As US Troops Pack, Bosnia Doubts Linger
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"I'm wondering what we're doing there," muses Jerome Burch, who works in an electronics firm. "On the other hand, it appears both sides want peace. If that's the situation, I'm for sending a peace-action group in there. But if the bullets start flying, I'm for getting out of there."Skip to next paragraph
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This is not to say that there are not strong voices backing the men and women from nearby Travis Air Force Base. Gregory Manning, an African-American social security administrator, is passionate in his endorsement.
"This is 1995 and we let a country do what Germany did to the Jews," he says, referring to the "ethnic cleansing" carried out by the Serbs in Bosnia. "The question is why did we wait so long, not why is it worth going over there."
But Mr. Manning's views stand out for their clarity of understanding of some of the history of this conflict, gleaned he says from reading "three or four newspapers a day and watching CNN."
What seems most obscure is the argument, made with some force by Clinton, that American leadership of the Bosnian mission is vital to maintaining the security of all of Europe. "It's an excuse," retorts Jim Erickson, who travels the world for an engineering company and was brought up in a military family.
Whose policing job?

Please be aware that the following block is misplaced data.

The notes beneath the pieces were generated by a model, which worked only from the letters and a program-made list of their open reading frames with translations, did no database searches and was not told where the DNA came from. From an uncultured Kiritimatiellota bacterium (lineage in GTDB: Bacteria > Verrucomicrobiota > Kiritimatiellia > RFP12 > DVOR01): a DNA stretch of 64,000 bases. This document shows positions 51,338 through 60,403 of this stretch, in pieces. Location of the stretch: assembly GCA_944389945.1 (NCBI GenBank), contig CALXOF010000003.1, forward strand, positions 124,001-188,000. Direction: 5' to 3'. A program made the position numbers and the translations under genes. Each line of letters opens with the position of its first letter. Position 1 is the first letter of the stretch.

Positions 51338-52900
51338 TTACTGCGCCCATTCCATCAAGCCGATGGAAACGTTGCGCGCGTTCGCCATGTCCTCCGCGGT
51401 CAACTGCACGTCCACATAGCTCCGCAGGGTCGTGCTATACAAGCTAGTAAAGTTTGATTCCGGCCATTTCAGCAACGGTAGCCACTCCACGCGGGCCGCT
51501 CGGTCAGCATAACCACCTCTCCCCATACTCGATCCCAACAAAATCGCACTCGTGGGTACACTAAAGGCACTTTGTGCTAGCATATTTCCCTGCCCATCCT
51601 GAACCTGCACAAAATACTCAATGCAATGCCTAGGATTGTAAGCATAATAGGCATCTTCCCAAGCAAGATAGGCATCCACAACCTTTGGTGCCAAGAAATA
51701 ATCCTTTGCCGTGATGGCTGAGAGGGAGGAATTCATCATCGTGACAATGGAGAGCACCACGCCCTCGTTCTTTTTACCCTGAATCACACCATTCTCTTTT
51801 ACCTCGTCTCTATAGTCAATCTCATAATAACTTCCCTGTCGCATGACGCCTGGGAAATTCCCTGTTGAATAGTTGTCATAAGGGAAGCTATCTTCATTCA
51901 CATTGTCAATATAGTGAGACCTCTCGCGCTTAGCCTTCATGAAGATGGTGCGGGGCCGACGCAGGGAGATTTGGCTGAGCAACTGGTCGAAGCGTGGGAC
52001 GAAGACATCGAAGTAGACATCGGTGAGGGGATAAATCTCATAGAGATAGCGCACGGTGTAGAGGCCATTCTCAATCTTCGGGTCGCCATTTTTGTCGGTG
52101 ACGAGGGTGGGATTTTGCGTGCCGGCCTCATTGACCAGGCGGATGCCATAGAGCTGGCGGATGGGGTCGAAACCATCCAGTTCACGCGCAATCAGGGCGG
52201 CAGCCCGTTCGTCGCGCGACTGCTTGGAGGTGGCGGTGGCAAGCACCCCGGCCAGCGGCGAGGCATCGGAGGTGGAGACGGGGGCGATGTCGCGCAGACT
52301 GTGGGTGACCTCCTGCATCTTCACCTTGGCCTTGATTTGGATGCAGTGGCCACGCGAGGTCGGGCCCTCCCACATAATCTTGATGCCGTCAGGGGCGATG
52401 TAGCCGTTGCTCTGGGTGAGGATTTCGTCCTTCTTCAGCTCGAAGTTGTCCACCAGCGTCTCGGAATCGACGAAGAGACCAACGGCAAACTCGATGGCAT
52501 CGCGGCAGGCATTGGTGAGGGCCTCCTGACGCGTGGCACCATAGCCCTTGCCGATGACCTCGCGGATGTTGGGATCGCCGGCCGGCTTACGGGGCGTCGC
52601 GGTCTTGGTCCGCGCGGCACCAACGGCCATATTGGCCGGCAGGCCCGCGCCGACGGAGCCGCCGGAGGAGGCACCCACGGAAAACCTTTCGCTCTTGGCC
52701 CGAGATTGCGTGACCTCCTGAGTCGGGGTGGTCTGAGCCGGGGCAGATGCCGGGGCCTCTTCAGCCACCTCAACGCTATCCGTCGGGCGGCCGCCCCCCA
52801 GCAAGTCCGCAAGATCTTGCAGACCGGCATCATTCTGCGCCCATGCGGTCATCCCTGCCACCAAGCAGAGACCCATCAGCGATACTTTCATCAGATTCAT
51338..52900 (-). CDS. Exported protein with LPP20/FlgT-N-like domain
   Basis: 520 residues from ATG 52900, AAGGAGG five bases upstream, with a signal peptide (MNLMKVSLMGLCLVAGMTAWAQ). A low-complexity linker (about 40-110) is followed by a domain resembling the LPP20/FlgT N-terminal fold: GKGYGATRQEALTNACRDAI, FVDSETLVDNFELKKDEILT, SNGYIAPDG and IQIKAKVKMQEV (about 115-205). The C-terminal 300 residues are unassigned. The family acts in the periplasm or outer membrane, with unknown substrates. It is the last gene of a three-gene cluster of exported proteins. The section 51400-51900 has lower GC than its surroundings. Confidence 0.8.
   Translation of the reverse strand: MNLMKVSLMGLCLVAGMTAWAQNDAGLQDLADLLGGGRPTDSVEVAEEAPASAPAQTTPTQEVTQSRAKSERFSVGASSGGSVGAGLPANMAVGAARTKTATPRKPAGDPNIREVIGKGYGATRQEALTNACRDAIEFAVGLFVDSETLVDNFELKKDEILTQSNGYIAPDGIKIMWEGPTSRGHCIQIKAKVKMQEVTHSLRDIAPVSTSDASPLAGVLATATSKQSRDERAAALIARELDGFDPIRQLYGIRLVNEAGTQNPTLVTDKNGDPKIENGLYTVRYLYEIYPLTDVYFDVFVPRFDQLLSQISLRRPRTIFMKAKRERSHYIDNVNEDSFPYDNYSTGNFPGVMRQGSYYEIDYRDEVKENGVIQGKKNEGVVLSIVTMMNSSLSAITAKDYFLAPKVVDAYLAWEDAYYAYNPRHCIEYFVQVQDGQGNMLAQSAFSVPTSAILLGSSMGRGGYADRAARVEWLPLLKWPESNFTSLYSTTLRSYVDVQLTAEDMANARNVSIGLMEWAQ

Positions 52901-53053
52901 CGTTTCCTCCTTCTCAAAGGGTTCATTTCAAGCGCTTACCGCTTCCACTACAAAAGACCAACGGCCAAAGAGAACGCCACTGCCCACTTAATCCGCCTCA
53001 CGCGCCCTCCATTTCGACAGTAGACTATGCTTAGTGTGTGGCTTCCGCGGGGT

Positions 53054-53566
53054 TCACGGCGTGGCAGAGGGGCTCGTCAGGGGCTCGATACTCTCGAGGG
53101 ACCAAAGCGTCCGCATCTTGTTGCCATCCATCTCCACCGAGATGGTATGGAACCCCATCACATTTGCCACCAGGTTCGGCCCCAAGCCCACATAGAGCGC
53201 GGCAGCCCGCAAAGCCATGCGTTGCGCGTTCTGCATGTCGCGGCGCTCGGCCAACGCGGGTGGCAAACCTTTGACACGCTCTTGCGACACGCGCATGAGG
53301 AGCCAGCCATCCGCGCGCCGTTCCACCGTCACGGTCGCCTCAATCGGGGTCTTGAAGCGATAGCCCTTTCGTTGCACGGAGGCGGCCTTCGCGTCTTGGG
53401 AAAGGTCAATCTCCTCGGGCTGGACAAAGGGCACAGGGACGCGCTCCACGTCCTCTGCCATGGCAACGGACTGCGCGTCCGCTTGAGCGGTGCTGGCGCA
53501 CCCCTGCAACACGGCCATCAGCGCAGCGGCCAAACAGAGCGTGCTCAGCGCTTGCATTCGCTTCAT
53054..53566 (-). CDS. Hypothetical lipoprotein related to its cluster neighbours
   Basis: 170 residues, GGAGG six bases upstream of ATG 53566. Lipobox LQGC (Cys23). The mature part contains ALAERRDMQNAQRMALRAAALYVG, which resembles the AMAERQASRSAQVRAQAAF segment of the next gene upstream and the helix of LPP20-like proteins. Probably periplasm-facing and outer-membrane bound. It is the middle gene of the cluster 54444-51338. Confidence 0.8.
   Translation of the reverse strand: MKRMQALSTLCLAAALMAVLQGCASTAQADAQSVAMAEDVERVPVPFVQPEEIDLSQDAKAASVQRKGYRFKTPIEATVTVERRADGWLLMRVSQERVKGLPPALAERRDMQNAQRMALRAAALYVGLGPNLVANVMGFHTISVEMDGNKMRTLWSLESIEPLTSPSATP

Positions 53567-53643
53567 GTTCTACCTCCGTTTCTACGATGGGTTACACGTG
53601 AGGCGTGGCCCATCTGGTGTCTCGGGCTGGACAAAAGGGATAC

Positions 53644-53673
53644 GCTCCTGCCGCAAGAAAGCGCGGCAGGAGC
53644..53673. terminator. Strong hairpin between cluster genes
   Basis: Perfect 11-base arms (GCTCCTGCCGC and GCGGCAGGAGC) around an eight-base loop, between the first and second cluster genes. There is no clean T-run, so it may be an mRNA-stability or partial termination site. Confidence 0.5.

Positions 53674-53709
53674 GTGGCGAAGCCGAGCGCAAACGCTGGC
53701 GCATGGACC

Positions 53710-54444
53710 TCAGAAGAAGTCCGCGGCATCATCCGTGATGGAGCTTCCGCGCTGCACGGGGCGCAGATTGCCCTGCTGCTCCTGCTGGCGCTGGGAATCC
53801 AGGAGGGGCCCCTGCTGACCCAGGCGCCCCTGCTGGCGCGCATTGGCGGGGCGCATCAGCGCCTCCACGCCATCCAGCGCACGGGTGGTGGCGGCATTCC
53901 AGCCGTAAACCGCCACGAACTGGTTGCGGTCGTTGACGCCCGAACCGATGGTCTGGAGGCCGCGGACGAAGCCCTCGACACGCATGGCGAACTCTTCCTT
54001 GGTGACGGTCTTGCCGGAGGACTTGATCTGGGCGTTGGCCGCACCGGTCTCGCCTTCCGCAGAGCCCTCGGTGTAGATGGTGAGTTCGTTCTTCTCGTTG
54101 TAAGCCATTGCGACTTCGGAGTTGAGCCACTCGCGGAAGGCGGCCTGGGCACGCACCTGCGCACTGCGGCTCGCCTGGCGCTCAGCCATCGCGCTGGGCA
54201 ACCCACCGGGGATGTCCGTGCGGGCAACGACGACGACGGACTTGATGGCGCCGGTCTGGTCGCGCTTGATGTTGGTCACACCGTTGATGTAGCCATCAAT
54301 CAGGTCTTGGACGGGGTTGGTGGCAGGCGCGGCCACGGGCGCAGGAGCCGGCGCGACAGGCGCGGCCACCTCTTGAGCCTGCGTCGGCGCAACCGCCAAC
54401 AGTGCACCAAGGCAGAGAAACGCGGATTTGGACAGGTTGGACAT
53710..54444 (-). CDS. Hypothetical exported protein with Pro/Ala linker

MSgt. Ron Tetreault also questions why the Europeans don't take on more of the responsibility for leadership. "Right now the other powers, since the end of the cold war, seem to be sidestepping and waiting for the Americans to take the major role," he says, talking outside an off-base sandwich shop.
"People in this country are very naive when it comes to world politics, and especially Europe," says Brig. Gen. George Williams, the commander of the 60th Air Mobility Wing based at Travis, the Air Force's largest unit for airlifting American troops all over the globe.
General Williams puts part of the blame for that on the American news media. "You'll hear Europeans say when they pick up an American newspaper - 'Gosh, there's no world news here. You Americans act like nothing else is going on in this world except what is going on in your own country.' "
The Air Force general also points to the failure to date of the American political leadership to shape a clear, post-cold war vision.
"It's a different set of values and circumstances now than has been the status quo for 40 years," he says. "We're still trying to come to grips with that."
New world order
In practical terms, the units under Williams's command are already in that new world. Because of their role in moving men and materiel, they have been deployed to every hot spot on the globe from Haiti and Somalia to the Kurdish zones in Iraq. Rather than the traditional 'war-fighting' mission, the men of Travis Air Force Base now find themselves doing far more diverse tasks.
MSgt. Samuel Bernal, on tap to head to Bosnia, proudly recalls his role in loading aircraft with ballots for Haiti's recent presidential elections. "I hope they're working toward having a society like ours," the teenage Air Force veteran says.
Meanwhile, he adds, "I'll go anywhere, anytime, so that what I've seen - the poverty, the fear - never comes within these borders."